# Multi-Variate Statistics verification

Let $X_i$ for $i=1,2,3$ be independent identically distributed random variables with probability density function $f(x)=e^{-x}$ for $x\in(0,\infty)$ (and $0$ otherwise). Find $$P(X_1<X_2<X_3|X_3<1).$$

By the definition of conditional probability I figured \begin{align} P(X_1<X_2<X_3|X_3<1)&=\frac{P(\left[X_1<X_2<X_3\right]\cap [X_3<1])}{P(X_3<1)}\\ &=\frac{P(X_1<X_2<X_3<1)}{P(X_3<1)} \end{align} I had to figure out a triple integral to represent the numerator and I believe it comes out to $$P(X_1<X_2<X_3<1)=\int_{0}^{1}\int_{0}^{x_3}\int_{0}^{x_3-x_2}e^{-(x_1+x_2+x_3)}\mathrm{d}x_1\mathrm{d}x_2\mathrm{d}x_3$$ and $P(X_3<1)=\int_{0}^{1}e^{-x_3}\mathrm{d}x_3$, is this correct? I am unsure about the triple integral bounds and if they satisfy the inequality given.

• It can't be right if when you integrate for $x_2$ your upper limit also varies with $x_2$. Maybe a typo? Dec 26, 2017 at 23:59
• @AlejandroNasifSalum fixed, will you check again? Dec 27, 2017 at 0:08
• your bounds for $x_1$ are from $0$ to $x_2$ Dec 27, 2017 at 0:10
• do you have independence among $X_i$? there are other ways to do this Dec 27, 2017 at 0:12
• Yes. Like @user365239 said. Dec 27, 2017 at 0:12

I assume you have independence between the r.v., otherwise your joint density function would be wrong.

On the other hand, if you wanna be sure, just write your conditions $$0<X_1<X_2<X_3<1$$ (I added the $0$ because it's implicit in the distribution).

We could actually write an inequality for every variable as in $$\left\{\begin{matrix} X_2<X_3<1 \\ X_1<X_2<X_3 \\ 0<X_1<X_2 \\ \end{matrix}\right.$$

On the other hand, limits of the iterated integrals you propose are equivalent (via Fubini's Theorem) to a triple integral over the region of $\mathbb{R}^3$ consisting in the points $(X_1,X_2,X_3)$ that satisfy simultaneously $$\left\{\begin{matrix} 0<X_3<1 \\ 0<X_2<X_3 \\ 0<X_1<X_3-X_2\end{matrix}\right.$$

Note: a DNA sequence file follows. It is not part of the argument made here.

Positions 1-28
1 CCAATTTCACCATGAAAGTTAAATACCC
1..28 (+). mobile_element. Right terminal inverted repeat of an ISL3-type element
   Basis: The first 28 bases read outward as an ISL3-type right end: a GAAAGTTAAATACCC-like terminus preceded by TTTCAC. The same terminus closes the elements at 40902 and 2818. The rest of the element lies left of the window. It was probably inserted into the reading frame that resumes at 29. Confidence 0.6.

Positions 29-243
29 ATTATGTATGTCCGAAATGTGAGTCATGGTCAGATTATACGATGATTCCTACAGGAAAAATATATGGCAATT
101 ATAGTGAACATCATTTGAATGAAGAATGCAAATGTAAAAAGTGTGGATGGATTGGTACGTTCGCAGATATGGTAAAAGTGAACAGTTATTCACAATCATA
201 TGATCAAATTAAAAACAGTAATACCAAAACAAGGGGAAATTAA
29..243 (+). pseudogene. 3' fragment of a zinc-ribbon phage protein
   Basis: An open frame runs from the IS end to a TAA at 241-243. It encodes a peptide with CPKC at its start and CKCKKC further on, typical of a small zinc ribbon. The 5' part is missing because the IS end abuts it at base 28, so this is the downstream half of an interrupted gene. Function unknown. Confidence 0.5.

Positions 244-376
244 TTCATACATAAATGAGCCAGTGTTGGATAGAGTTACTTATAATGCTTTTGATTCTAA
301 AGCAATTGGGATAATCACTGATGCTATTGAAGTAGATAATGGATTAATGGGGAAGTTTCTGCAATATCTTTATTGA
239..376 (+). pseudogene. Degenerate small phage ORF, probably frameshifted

If this region were the same described before you should be able to check that the first group of conditions is true provided that this second group is so, and vice-versa. In this case, for instance, I don't think you can prove starting from the second group, that $X_1<X_2$, which is one of the conditions to prove. So they're not equivalent. (To be sure of this, we should present an element belonging to one of the region and not to the other; for instance, $(0.2,0.4,0.5)$ satisfies the first group of conditions, but not the second one, since $X_1=0.2\ge0.5-0.4=X_3-X_2$.)

To find a right description we need to pick an order of integration: let's maintain the one you used. This means that we need to find $a$, $b$, $\varphi_1$, $\varphi_2$, $\psi_1$ and $\psi_2$ such that $$\left\{\begin{matrix} a<X_3<b \\ \psi_1(X_3)<X_2<\psi_2(X_3) \\ \varphi_1(X_2,X_3)<X_1<\varphi_2(X_2,X_3)\\ \end{matrix}\right.$$ and do it in a way that is equivalent to what you have.

It is clear looking to the first group of conditions that we must choose $a=0$ and $b=1$. Then, for $X_2$ we have that this one have to be between $X_1$ and $X_3$, but the limits $\psi_1$ and $\psi_2$ can only depend on $X_3$, so we pick $\psi_2(X_3)=X_3$ and for the sake of simplicity $\psi_1(X_3)=0$, which is and immediate consequence of $0<X_1$ and $X_1<X_2$.

Finally, for $X_1$ there's no difficulty, since $\varphi_1$ and $\varphi_2$ may depend on $X_2$ and $X_3$, so we can leave this condition as it is in the first group.

Then, we have $$\left\{\begin{matrix} 0<X_3<1 \\ 0<X_2<X_3 \\ 0<X_1<X_2\end{matrix}\right.$$ and it's easy to check that every condition we needed can be immediately deducted from these and vice-versa.